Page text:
4.13.2
Interpretation of means-plus-function features ("means for ... ") 

Means-plus-function features ("means for ...") are a type of functional feature and hence do not contravene the requirements of Art. 84.

Any prior art feature suitable for carrying out the function of a means-plus-function feature will anticipate the latter. For example, the feature "means for opening a door" is anticipated by both the door key and a crowbar.

An exception to this general principle of interpretation is where the function of the means-plus-function feature is carried out by a computer or similar apparatus. In this case the means-plus-function features are interpreted as means adapted to carry out the relevant steps/functions, rather than merely means suitable for carrying them out.

In practice this means that the following two formulations of a claim directed to an eyeglass lens grinding machine are equivalent, i.e. they claim the same subject-matter:Example:

"1. 
An eyeglass lens grinding machine for processing a lens such that the lens is fitted in an eyeglass frame, said machine comprising: 

at least a grinding wheel for bevelling the lens;

means for receiving frame configurational data on the eyeglass frame and layout data to be used in providing a layout of the lens relative to the eyeglass frame;

means for detecting an edge position of the lens on the basis of the received frame data and layout data;

means for determining a first bevel path by calculation based on the result of detection by said edge position detecting means;

means for determining a second bevel path obtained by tilting said first bevel path such that said second bevel path passes through a desired position on a lens edge; and

means for controlling the grinding wheel during the bevelling of the lens on the basis of said second bevel path."

"1. 
An eyeglass lens grinding machine for processing a lens such that the lens is fitted in an eyeglass frame, said machine comprising: 

at least a grinding wheel for bevelling the lens;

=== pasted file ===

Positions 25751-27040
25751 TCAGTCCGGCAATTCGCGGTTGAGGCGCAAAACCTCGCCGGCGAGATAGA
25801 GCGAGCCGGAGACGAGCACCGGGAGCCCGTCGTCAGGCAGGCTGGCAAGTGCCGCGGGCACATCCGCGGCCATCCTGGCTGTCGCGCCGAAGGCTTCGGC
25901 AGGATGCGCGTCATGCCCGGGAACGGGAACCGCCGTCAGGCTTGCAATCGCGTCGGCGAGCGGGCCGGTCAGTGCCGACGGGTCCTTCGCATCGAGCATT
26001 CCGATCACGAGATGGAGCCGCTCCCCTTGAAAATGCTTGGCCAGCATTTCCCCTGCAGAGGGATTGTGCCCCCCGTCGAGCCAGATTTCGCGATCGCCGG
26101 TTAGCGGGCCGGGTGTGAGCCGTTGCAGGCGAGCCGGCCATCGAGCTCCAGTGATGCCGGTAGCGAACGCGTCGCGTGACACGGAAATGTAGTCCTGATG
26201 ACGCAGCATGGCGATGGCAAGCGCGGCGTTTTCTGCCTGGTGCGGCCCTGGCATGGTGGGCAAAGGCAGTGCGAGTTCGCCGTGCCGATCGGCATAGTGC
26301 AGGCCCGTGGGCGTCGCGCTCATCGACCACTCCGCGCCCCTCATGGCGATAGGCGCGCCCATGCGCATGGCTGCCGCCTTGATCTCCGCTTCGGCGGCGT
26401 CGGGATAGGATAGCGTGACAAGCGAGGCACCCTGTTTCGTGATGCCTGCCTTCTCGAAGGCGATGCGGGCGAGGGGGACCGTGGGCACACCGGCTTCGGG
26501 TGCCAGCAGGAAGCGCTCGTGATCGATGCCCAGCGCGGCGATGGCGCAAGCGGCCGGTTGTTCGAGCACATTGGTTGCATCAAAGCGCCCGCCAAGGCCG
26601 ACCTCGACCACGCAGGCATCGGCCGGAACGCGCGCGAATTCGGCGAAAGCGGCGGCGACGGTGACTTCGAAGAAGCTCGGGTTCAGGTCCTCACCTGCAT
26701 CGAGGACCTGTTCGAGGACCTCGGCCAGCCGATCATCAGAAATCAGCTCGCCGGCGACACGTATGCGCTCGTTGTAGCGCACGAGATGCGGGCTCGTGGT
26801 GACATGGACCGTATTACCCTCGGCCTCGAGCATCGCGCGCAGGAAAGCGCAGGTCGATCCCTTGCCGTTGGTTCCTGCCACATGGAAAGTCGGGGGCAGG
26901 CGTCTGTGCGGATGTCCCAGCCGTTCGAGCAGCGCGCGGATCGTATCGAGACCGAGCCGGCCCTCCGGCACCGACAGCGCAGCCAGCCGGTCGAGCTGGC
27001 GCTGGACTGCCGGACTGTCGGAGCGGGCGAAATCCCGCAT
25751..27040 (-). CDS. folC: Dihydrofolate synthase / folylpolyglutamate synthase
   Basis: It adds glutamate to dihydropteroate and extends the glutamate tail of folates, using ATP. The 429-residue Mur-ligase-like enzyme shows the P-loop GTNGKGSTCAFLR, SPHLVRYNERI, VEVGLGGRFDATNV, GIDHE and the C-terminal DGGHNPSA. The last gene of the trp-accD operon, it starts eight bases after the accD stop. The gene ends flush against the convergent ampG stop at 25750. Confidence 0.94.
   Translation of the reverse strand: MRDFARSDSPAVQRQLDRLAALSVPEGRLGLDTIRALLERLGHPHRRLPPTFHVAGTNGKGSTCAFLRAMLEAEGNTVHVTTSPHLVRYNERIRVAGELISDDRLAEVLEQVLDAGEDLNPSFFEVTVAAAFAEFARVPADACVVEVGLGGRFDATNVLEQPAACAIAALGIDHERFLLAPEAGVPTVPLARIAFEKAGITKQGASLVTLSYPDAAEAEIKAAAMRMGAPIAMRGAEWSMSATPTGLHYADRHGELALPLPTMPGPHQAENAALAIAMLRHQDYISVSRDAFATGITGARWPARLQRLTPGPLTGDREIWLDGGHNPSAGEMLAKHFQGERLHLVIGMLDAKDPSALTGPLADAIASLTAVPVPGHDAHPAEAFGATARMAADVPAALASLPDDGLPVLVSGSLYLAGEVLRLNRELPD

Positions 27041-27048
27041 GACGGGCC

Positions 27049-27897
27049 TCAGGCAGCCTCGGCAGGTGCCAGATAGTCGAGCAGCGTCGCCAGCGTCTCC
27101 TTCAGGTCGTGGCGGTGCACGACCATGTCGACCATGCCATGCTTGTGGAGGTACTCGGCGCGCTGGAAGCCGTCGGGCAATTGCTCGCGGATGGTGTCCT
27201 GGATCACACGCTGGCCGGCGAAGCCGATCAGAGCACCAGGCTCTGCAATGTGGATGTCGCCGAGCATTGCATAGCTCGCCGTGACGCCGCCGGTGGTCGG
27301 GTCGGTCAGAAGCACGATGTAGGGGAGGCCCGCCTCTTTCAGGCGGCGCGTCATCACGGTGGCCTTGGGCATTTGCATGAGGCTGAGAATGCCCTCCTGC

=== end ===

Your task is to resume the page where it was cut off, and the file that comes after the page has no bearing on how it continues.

a computer adapted to:

– 
receive frame configurational data on the eyeglass frame and layout data to be used in providing a layout of the lens relative to the eyeglass frame; 
– 
detect an edge position of the lens on the basis of the received frame data and layout data; 
– 
determine a first bevel path by calculation based on the result of detection by said edge position detecting means; 
– 
determine a second bevel path that is obtained by tilting said first bevel path such that said second bevel path passes through a desired position on a lens edge; and 
– 
control the grinding wheel during the bevelling of the lens on the basis of said second bevel path." 

Each of these two claims is new over a prior art disclosing an eyeglass lens grinding machine comprising a grinding wheel and a computer for controlling the grinding wheel if the specific processing steps are not disclosed in the prior art. When "means for" refers to computer means, the processing steps being defined as "means for + function" (first claim) and "computer adapted to + function" (second claim) are to be interpreted as limiting. In order to anticipate these apparatus claims,Therefore, a prior-art document disclosingmust disclose an eyeglass lens grinding machine comprising at least a grinding wheel for bevelling the lens and a computer only anticipates these claims if the prior-art document also discloses that the computer is programmed to carrythat carries out the claimed steps, not merely an apparatus suitable for carrying out said steps.

For further information on claim formulations commonly used in computer-implemented inventions, see F‑IV, 3.9.

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